Iron and manganese are two metals that often contaminate well water and cause headaches for homeowners. They are a common issue in regions such as Pennsylvania, where Powell Pump & Well is located.
Both iron and manganese present the nuisance of staining fixtures and laundry with a rust or dark brown color. They may also cause metallic-tasting water. Although the problems associated with these metals are usually considered aesthetic issues, there is growing evidence suggesting long-term exposure to high levels of manganese may present a health concern.
While manganese is an essential nutrient in the right amounts, studies indicate too much can be toxic to the nervous system and is of particular concern to young children and the elderly.
A standard water softening system can remove small amounts of iron and manganese, but they will not be effective against anything above a moderate amount or if the metals are present in a dissolved state. Dissolved iron must first be oxidized to turn it into a particle before it can be removed from the water. If a homeowner is having problems with staining, it’s likely that additional filtration is necessary in a point-of-entry (POE) system.
There are multiple ways to filter out high iron and manganese in residential water. An exceptionally effective media for well water is synthetic zeolite, which is particularly adept at removing iron and manganese while also reducing hardness.
That’s not something a homeowner can get from a softener at a big box store. They need the advice of local experts like their water well contractor.
3. Drinking Water and Emerging Contaminants
As Nathan Powell points out, there is heightened awareness around residential water quality. The 24-hour news cycle and social media help spread the word among concerned homeowners, which means contractors are regularly asked about water quality.
The Water Quality Association defines emerging contaminants as those that pose a risk to human health and the environment, but are not yet fully understood. They include things such as pharmaceuticals and personal care products in the water supply. These contaminants are considered potential “endocrine disruptors”—and the U.S. Environmental Protection Agency is trying to get a better understanding of their impact.
There is also chloramine, which is a compound of chlorine and ammonia used to disinfect city water, and perfluorooctanoic acid (PFOA), which is a chemical that comes from industrial runoff.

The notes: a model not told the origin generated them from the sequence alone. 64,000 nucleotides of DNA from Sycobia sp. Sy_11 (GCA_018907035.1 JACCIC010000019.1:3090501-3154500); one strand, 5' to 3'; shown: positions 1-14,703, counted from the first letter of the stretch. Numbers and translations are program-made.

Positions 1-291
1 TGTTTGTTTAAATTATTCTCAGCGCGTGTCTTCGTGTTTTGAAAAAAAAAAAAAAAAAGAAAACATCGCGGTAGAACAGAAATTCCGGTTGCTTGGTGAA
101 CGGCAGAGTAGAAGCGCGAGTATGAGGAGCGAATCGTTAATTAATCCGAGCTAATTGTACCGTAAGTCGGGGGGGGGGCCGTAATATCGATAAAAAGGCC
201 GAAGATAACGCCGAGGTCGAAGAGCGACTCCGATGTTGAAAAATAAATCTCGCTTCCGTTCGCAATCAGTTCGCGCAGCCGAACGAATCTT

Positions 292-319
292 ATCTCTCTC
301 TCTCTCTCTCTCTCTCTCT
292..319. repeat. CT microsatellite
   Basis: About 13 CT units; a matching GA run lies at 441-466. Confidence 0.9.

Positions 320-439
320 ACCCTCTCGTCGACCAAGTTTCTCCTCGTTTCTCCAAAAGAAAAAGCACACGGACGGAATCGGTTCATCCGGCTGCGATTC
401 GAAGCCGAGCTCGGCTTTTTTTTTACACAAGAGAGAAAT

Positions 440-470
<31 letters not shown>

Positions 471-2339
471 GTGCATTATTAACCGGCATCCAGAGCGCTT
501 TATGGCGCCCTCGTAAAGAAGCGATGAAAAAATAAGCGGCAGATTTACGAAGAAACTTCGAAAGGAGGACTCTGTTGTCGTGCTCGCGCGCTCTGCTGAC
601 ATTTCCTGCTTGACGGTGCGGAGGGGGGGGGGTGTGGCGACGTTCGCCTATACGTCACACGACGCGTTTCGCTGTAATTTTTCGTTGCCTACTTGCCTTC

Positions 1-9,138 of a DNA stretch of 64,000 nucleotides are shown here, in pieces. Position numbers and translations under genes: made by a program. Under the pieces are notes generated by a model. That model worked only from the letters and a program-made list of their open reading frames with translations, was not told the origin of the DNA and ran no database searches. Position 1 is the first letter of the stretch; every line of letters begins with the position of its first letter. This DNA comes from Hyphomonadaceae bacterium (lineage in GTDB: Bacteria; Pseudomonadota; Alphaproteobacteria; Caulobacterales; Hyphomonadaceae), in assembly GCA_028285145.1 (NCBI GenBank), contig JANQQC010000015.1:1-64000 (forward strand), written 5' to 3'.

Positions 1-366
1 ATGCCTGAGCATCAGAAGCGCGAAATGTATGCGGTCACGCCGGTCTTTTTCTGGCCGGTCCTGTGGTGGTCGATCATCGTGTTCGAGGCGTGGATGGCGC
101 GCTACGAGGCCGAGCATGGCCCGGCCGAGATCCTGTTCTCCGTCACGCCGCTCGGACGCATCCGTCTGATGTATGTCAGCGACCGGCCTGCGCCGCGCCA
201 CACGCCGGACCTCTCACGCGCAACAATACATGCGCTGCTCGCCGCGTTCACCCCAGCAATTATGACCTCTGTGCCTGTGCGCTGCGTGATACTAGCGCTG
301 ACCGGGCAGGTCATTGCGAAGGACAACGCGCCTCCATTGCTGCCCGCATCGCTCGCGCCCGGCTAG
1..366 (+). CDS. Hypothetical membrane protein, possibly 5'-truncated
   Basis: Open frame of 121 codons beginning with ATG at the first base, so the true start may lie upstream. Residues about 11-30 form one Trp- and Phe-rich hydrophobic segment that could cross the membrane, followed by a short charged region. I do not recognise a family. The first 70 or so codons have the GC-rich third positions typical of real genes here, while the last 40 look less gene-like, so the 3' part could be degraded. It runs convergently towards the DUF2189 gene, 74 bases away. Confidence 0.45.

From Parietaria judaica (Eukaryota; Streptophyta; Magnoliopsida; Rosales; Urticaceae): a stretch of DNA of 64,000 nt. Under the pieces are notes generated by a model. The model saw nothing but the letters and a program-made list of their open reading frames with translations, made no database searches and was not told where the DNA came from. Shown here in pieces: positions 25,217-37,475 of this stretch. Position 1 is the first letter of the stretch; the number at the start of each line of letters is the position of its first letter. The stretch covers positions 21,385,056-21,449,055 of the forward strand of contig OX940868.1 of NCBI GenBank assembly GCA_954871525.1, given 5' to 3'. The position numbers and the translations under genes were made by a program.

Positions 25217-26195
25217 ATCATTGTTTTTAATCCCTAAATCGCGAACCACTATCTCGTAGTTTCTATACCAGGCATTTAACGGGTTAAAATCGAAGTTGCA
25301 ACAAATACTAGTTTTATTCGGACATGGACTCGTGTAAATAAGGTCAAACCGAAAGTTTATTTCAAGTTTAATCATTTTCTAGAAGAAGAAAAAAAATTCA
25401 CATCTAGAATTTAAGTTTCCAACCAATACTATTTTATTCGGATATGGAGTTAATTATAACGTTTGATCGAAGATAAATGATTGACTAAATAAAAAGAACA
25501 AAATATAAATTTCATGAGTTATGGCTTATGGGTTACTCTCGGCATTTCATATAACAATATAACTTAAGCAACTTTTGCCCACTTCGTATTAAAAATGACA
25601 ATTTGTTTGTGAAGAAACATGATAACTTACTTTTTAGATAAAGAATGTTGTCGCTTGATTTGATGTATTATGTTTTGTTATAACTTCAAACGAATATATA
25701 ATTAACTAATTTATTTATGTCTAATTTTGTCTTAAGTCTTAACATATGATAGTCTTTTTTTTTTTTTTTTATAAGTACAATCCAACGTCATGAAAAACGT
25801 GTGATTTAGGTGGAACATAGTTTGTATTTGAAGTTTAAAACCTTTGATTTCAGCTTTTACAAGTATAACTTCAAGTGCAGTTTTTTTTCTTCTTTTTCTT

Homeowners with private wells may have concerns about the presence of contaminants such as nitrates, bacteria, or arsenic in the groundwater. Unlike hard minerals or iron and manganese, these contaminants may not be detectable by human senses, but their presence in drinking water and possible health risks make them an area of concern.
Contractors who branch out into water treatment can provide solutions that bring peace of mind to their customers. That could come in the form of a whole-home filtration POE system, or it could be a point-of-use (POU) solution, such as an under-the-sink reverse osmosis (RO) system.
More Than Just a Job
Distaste for a desk job isn’t the only reason people like Nathan Powell see the family business as a better place to work in comparison to the corporate world. A small business that provides an important service to the community has purpose, and that’s something younger generations want out of their careers.
A 2017 Wells Fargo study on millennials found 94% of those surveyed said a fulfilling career is an important aspect of their lives. A separate study from Cone Communications in 2016 found that 88% of millennials believe their job is more fulfilling when they can make a positive social or environmental impact, and 75% would even take a pay cut for that type of job opportunity.
That’s likely why—in addition to enjoying the chance to work with his father, brothers, and other family members—Nathan is proud of how the company uses its expertise to drill wells in Ghana, providing people with fresh drinking water.
The sense of purpose and meaning, however, extends to everyday work as well. Nathan says solving problems with water treatment is more than just good for business. “It’s good for your customers,” he adds. “It’s not just an add-on. It’s essential for life.”
Expanding into water treatment can do more than improve your business model. It can also provide you and your employees job satisfaction.
Greg Gruett is vice president at Water-Right Inc., a family-owned manufacturer of water treatment products. Gruett also serves as vice president of sales for Mineral-Right, makers of Crystal-Right zeolite media.